Saturday, July 30, 2005

Blogging and “freedom of expression”

The issues of “freedom of expression” and “censorship” come up every now and then, even in the J-blog world. Since I started blogging, not even a year ago, they've come up in big ways at least twice. Cross-Currents deflected the issue, and now, we have the DovBear/Amshinover controversy.

A blog, though, is just that — a web log. Usually, a blog involves presenting one person's or a small group's views. Some blogs allow comments, some don't. Within the rules of the terms of service of the blog host, though, bloggers are pretty much free to say whatever they want. In that sense, a blog is its author's. Commenters and temporary bloggers are guests in the owner's house. Is the owner doesn't like the mud on the carpet, he can tell the guests to take off their shoes or leave the house. There is, by no means, a dearth of blogspace for people to write their own contradictory opinions, cross-linked, and tracked-back ad-infinitum. In that way, (unless they present themselves as balanced journalism) blogs do not have the same journalistic responsibilities of neutrality as television news or broadcast media. If there is any analogy to the established media, blogs more resemble an unfiltered op-ed or letters page. Blogs also do not have the same power to ban an idea as a repressive government or a repressive religious institution.

What this means is that readers have the rights to comment and complain.... and blog authors have the rights to ban each other as they please. Free expression is in no way hindered. If readers don't like a given blogger's policy, they may simply choose to write on their own, ignore a blog, remove it from their links lists, unsubscribe theie RSS/Atom reader, etc.

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I think there are two separate questions to be considered. One question is whether it is "legitimate," "just," or "fair" for a blogger to ban comments, and on that issue, I think your position is quite right. A separate question is: what is the best way to create a forum for conversation? On the one hand, you want people to be able to read and respond freely to one another's views. On the other, you don't want to create a mud-slinging free-for-all. Each individual blogger has to set standards that make sense for him or her. Personally, I have only ever censored one comment, and that was because I thought that it was both completely unconstructive and potentially very offensive to readers. Still, I wonder: if I had more traffic, would I feel the need to delete more comments? And how would I decide which to remove? It's not a simple matter.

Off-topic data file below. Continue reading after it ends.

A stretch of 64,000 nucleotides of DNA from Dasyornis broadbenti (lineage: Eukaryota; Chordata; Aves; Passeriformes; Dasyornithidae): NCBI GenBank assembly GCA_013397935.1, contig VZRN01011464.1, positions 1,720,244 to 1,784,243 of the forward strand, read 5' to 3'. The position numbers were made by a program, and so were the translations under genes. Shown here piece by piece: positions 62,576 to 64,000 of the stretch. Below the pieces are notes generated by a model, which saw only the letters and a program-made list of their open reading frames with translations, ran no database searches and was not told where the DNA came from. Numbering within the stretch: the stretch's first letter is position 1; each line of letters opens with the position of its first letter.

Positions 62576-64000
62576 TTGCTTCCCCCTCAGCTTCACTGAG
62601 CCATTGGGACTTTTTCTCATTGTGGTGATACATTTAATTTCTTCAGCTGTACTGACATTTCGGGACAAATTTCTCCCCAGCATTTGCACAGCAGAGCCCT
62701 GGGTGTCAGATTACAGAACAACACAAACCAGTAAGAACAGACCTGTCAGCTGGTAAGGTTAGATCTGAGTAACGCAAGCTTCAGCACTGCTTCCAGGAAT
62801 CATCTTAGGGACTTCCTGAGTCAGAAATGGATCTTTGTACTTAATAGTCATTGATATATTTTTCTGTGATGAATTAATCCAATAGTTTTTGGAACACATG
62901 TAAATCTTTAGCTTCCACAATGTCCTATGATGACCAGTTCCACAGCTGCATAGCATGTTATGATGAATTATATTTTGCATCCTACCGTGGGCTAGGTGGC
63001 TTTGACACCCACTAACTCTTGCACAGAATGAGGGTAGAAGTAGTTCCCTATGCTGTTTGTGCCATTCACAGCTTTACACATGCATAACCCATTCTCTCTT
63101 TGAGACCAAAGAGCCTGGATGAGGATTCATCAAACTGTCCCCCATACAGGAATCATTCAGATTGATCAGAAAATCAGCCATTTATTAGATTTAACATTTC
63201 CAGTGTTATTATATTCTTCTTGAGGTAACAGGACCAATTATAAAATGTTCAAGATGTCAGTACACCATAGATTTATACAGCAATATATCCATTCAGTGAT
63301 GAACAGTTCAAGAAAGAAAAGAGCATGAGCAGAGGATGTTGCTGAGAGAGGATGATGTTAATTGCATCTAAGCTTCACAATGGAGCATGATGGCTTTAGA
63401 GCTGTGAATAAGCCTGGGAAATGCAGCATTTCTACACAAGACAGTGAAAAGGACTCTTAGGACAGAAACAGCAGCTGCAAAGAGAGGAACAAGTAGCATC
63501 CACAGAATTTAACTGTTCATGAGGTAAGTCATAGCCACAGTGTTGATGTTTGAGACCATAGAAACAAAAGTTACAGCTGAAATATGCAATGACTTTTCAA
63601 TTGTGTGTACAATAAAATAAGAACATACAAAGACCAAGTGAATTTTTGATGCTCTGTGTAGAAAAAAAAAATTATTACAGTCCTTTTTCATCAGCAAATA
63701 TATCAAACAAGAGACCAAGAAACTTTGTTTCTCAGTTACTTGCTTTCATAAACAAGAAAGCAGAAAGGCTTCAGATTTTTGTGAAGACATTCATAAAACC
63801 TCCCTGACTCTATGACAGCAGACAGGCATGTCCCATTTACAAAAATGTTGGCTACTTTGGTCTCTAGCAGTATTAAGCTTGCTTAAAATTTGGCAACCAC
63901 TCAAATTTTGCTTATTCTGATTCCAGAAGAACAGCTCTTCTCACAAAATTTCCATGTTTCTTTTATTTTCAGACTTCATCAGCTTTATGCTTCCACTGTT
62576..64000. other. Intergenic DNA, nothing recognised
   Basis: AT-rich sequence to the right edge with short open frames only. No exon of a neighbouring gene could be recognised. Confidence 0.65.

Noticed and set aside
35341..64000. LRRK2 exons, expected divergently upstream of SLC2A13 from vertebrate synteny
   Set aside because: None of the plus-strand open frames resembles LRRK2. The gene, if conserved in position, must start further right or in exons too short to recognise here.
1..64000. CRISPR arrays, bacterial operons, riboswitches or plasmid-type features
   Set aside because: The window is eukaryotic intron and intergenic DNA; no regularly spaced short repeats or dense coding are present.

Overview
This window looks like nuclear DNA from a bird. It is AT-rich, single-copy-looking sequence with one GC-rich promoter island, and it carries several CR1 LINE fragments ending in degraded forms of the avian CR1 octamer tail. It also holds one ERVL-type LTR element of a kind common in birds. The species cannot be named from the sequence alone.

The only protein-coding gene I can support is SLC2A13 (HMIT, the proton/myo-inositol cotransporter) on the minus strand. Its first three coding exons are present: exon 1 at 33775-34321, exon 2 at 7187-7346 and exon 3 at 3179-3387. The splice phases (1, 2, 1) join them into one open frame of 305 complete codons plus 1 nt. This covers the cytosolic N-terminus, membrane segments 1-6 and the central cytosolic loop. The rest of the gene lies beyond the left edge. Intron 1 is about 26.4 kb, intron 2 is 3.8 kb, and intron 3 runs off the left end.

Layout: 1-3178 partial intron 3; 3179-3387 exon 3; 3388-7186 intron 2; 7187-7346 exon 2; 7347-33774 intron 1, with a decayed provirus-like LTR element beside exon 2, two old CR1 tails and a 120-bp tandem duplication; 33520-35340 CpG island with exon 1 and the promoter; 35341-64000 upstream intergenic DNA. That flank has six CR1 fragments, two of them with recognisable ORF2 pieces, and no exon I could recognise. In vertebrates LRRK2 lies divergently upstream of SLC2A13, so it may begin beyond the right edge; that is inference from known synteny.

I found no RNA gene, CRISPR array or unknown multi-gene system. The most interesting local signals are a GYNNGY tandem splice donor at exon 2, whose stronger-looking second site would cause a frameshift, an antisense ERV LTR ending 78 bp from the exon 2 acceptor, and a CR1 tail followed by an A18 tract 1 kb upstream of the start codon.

No, it isn't. But, it's really not an issue of freedom vs. tyranny, liberal vs. conservative, as it tends to be presented sometimes. It's more an issue of tolerance-levels and taste.
It takes a lot of internal fortitude to not-delete comments and not-ban commenters that/who just downright piss you off. I'm having a lot of difficulty, at the moment, trying to draw that line between "personal annoyance" and "disruptive interference" and a give a lot of credit to anyone who is able to do so properly.

I was one of the other guest bloggers on DovBear last week, and I have to say that Amshi's inclusion in our group did more harm than good. He can be insightful and clever, but most of the time he's a toddler begging for attention and will be happy to get it by any means. I'm sorry that the post that brought him down (as it were) was the pseudo-Holocaust-denial one, since I think some of his more inane stuff was much more worthy of his being booted.

(Wow that was convoluted. Need more caffeine.)
Of course, it's never easy to determine these things on your own blog. It gets even worse as the blog or forum becomes more public. One of the other hats I wear is as a moderator on a forum that is basically open for anyone to post. These issues of what's annoying, inappropriate, spam, etc. come up all the time.
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